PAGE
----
Outdoors column: Back to the beginning

Having worked most of the Northwest sportshows for the last 27 years I’ve seen the latest and greatest firsthand.

Pro anlger Mark Courts of Harris used the latest and greatest to nail this big walleye. Submitted photo
Pro anlger Mark Courts of Harris used the latest and greatest to nail this big walleye. Submitted photo

This year my show time will be spent in the Rapid Sport’s display helping answer any questions customers might have about fishing and Ranger boats.

Having recently ordered a 21-footer with a 300 horsepower engine it takes me back to my beginning and the rigs that allowed me to spend some of the best times of my life.

My first new-rig was a 12-foot Meyers johnboat powered by a six-horse Johnson outboard that never failed and was tough as nails.

I spent most of my time fishing and learning smaller lakes and rivers, primarily because of the limitations of my craft.

The next rig wasn’t that much larger but the S-14 deep and wide Lund did open up many more opportunities including lakes like Mille Lacs, which I was able to fish on the calmer days.

My first performance boat was a 1600VII Ranger which was my first fiberglass boat and at the time was all the rage.

It was also the boat Al Lindner was running and if it was good enough for Al it was plenty good for me. I spent a lot of quality time in that rig and it proved to be a terrific multi-species boat and even used it to compete in bass tournaments held around the state.

Eventually having made the decision to jump into big time walleye tournaments I decided to go with the deeper aluminum boats and over a 20-year span ran Alumacraft, SeaNymph, Lowe, Roughneck and Crestliner. All had their good points and detractors but aluminum has evolved and made some big strides when it comes to ride and layout.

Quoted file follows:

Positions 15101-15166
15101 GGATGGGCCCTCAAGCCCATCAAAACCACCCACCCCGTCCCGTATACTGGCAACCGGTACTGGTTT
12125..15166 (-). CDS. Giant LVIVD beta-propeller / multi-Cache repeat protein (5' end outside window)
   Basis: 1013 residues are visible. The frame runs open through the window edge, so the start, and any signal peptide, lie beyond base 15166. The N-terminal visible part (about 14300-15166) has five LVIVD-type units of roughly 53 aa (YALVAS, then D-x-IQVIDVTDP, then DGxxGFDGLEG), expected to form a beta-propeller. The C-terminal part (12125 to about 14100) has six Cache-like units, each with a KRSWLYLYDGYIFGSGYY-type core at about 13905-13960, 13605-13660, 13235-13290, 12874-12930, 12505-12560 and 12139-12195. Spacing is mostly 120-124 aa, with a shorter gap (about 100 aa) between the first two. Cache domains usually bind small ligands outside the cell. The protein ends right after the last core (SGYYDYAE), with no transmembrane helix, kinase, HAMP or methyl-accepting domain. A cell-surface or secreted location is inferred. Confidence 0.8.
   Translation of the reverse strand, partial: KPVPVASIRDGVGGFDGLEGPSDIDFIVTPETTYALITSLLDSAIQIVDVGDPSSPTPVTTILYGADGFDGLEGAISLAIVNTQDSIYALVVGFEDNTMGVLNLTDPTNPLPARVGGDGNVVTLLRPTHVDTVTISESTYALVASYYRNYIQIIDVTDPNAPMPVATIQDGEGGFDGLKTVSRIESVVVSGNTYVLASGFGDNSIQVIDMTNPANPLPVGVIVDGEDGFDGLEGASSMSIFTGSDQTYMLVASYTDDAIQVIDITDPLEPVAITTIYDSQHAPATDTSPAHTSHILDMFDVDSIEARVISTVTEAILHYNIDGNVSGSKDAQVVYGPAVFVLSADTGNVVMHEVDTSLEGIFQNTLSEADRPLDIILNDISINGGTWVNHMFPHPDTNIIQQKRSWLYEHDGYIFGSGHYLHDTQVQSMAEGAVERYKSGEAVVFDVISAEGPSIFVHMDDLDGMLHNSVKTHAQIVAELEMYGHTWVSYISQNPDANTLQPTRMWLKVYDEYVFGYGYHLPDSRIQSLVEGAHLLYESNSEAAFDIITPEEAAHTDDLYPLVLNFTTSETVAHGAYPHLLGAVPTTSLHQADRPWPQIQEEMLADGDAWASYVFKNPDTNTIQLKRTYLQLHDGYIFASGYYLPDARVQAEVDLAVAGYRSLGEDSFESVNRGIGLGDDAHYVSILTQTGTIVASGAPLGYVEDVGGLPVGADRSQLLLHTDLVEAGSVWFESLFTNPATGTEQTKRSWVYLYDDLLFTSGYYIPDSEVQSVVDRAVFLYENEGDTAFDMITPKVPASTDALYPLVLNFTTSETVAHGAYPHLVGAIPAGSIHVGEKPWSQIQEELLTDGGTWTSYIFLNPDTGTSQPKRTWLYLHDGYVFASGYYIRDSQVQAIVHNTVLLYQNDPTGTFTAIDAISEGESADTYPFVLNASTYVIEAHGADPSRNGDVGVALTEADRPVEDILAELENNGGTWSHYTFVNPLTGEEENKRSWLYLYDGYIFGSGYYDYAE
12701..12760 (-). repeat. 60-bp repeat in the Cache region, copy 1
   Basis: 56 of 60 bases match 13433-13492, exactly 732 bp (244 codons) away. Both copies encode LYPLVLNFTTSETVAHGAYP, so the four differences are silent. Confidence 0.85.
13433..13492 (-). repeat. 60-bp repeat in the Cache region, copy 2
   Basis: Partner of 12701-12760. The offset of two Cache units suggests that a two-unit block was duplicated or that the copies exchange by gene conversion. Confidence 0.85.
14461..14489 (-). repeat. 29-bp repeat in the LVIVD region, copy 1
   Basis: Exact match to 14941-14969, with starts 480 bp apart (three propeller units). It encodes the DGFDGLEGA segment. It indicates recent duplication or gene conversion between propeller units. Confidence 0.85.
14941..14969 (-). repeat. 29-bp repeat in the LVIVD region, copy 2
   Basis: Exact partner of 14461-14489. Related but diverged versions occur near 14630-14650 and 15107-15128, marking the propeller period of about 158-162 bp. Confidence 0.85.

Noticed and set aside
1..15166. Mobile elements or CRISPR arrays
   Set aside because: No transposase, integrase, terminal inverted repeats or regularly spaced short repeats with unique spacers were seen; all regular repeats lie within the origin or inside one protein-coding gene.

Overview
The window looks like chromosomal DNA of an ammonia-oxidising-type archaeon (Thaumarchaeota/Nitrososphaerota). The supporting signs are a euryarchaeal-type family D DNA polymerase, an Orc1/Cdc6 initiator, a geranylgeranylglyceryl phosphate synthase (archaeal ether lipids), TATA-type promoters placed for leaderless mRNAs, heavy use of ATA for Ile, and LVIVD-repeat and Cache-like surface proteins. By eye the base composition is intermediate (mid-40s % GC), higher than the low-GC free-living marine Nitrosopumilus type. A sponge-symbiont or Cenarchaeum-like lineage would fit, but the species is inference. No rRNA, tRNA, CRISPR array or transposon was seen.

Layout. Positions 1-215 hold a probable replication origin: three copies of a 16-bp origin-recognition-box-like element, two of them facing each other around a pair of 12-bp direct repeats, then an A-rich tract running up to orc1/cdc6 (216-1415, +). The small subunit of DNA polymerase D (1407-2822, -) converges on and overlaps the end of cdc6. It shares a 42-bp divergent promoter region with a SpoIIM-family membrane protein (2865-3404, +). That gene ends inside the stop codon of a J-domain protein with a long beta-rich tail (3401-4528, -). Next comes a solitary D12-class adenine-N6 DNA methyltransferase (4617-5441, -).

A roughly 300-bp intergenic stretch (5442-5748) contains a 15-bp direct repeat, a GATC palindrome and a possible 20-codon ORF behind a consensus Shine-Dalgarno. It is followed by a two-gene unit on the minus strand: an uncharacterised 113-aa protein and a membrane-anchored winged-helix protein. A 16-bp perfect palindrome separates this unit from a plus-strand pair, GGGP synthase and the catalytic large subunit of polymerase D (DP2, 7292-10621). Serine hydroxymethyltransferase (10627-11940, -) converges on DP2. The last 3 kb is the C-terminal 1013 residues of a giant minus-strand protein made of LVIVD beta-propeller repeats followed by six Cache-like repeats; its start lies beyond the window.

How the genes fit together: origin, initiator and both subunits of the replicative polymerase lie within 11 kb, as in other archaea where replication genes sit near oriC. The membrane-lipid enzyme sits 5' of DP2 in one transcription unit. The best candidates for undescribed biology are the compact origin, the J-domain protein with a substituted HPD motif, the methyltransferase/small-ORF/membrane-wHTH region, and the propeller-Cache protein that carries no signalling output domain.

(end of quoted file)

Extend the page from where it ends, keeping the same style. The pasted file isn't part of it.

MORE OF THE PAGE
Glass on the other hand has been out front from the beginning and continues to lead the way in all categories. Simply put – glass rides drier and smoother and runs faster, not to mention it’s easier on the eyes. It rides faster because it’s molded and is perfectly straight. Anything less (like rivets and weld warping) creates drag and drag slows everything down. Another big bone of contention is dry storage and nothing thus far has measured up to the capability of glass. Truth be known – fisherman need dry storage and lots of it.

Some anglers have shied away from glass because they’re afraid of scratching up the hull when pulling the boat up to shore. To help protect the hull, glass manufacturers have incorporated rubber keel protectors that are heavy duty and molded in and make parking on a sandy or gravel bottom a lot less nerve wracking.

It’s hard to say where we go from here but right now we’ve got it awful good. All that engineering and technology means we can spend our time on the water more safely and much longer and there is no place I’d rather be.

See you on the water.

Ron Anlauf is a contributing writer to the Outdoors page.

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